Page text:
Checking the proper angle of the tug before measuring for the D-ring.
In putting my new harnesses together, the main task was to ensure that the tugs were cut in the right place. Often the front tug will be too long and push the D-ring further back on the horse than it should be. After checking that the hames and tug angles are right (90 degrees) you can measure for the D-ring while the back saddle rests right behind the withers, like a riding saddle. The market strap (from the back saddle) and the girth should make a straight line.

measuring harness measuring harness
Measuring from the point where the trace connects to the hame, Donn determines where on the trace he will cut. The market strap hanging from the backpad should form a straight line with the girth.
After a lot of advice and encouragement from my friends online at www.draftanimalpower.org, I cut the first tug. Putting the repair clips on was easy with good solid rivets, and they appear very strong. While the rear tug repair clip will go directly on the D-ring, the front tug is flipped end-for-end so the repair clip is now at the hames and the all leather end is on the D-ring, where it will conform to the shape of the ring more easily.

d-ring harness conversion
The D-ring opens with a bolt and will eventually accomodate six straps. Donn has marked whit white tape where he will cut the trace, though he will triple-check his measurements before actually making the cut.
d-ring harness conversion d-ring harness conversion
Measuring from the point where the trace connects to the hame, Donn determines where on the trace he will cut. The market strap hanging from the backpad should form a straight line with the girth.
d-ring harness conversion
The measurement is checked again before Donn cuts the first tug with a utility knife (and lots of friendly encouragement).
d-ring harness conversion d-ring harness conversion
Donn then used a vice to fit the clips to the thickness of the tug. The bolt at the top ensured the sleeve and harness bolt would later fit easily. He then put in the sleeve as he prepared to hammer in the rivets to hold the clip in place.
d-ring harness tugs d-ring harness tugs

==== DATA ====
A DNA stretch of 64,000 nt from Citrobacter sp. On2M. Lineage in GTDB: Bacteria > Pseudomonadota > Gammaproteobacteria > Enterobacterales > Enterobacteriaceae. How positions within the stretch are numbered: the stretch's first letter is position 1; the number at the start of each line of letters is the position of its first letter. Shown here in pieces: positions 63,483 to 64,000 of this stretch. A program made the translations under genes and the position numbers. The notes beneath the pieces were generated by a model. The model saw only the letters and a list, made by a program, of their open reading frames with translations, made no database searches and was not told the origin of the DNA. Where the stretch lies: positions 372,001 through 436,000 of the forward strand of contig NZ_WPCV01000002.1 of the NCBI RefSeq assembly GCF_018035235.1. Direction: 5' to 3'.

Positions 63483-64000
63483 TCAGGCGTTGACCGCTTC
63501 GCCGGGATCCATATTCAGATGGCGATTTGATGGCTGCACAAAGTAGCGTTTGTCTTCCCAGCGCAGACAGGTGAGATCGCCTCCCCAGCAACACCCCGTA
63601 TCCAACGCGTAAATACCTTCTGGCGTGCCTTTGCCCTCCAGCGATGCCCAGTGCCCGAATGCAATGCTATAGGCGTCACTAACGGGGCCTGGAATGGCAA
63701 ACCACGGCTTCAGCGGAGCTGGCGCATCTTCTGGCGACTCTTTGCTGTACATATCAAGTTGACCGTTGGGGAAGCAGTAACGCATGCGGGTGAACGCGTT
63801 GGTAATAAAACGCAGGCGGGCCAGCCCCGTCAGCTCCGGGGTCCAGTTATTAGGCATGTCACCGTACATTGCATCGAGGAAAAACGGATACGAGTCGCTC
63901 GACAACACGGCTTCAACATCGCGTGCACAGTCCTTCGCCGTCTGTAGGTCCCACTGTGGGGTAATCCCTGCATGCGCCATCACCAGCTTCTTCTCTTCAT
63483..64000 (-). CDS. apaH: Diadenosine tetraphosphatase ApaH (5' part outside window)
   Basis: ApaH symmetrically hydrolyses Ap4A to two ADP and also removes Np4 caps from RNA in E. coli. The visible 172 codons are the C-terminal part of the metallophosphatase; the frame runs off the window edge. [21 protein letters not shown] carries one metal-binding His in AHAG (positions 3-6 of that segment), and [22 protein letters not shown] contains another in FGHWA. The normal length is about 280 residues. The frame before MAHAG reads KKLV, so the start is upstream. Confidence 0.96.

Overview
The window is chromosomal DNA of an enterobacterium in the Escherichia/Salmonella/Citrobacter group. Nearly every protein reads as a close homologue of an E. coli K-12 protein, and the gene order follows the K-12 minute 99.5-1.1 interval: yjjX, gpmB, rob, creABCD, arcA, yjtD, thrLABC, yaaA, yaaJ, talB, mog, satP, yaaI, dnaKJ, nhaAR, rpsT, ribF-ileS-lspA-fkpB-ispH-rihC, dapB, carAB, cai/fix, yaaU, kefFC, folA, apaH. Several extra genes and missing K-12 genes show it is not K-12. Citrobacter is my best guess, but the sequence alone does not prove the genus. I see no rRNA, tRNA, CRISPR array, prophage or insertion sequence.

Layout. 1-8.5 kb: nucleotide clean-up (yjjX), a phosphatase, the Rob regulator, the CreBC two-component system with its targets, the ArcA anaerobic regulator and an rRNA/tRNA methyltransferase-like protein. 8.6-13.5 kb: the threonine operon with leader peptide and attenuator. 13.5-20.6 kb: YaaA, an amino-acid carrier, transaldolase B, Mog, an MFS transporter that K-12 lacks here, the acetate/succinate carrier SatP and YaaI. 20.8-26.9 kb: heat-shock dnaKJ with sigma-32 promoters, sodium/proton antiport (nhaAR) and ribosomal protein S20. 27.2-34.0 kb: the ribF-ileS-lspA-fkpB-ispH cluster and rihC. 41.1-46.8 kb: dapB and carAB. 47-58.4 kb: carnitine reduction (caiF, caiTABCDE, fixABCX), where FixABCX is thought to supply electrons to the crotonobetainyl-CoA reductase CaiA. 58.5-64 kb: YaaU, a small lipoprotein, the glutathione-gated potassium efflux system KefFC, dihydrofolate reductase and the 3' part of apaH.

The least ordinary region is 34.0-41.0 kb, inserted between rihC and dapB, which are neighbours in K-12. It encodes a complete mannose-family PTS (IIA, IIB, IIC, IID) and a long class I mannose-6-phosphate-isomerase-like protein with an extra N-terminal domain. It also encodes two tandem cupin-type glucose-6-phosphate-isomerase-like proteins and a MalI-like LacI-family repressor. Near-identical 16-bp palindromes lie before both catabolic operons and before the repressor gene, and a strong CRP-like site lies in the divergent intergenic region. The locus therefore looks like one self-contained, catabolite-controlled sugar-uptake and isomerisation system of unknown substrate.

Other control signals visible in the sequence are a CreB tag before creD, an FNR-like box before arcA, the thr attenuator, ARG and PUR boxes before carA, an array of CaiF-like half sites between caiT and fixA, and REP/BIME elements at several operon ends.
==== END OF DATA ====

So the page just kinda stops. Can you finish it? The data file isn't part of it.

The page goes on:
The mild steel rivets are driven through the clips and tug, clipped off and hammererd down.

d-ring harness tugs
The front of the tug is flipped, with the new clips being attached to the hame and the all-leather end is at the D-Ring.
d-ring harness backpad
Some padding and new stitching is added to the backpad.

Finally, it is a matter of putting the harness on the horse and adjusting it. The D-ring is different from most other harnesses in that the properly fitted harness when hitched will have the horse held lightly between pulling and pushing. The video is a good way to set up a team for someone that has not seen it before. Tension between the rear tugs and the front side straps creates the geometry that holds up the tongue. Taking the slack out of the britchen and belly band ensures that the D-ring stays where it belongs — centered on the horse. Once the horses are hooked, the front side straps are adjusted to hold up the tongue and take all the weight off the collar. The tugs are typically hooked tighter than with most other harnesses. Some folks like to just use a knee on the single tree while hooking the last tug tight, others will leave one front side strap loose and tighten that after hooking all the tugs.

draft horses in d-ring harness
Chris Olliges drives Lady and Connie, both in D-Ring harnesses made by modifying Western-style harnesses.
As soon as I had one done I rushed out to try it, but, of course, they are part of a system. Just one horse in D-ring it didn't really work that well. Now I have three horses and mules in D-ring in harness, and it is working better. I knew from the beginning that I might want to change the neck yokes I was using, but it turns out that I definitely will. For the last few years I have used a neck yoke with a heavy snap. These have worked very well, but, with the D-ring harness, they let the tongue hang too low. In the following months I will try to do a follow up that includes some homemade neck yokes for the D-ring harness. rh horse logo
Donn Hewes is the president of DAPNET and teaches teamsters through his Teamster School. He and MaryRose Livingston own and operate the Northland Sheep Dairy in Marathon, NY. This article appeared in the April/May 2011 issue of Rural Heritage magazine.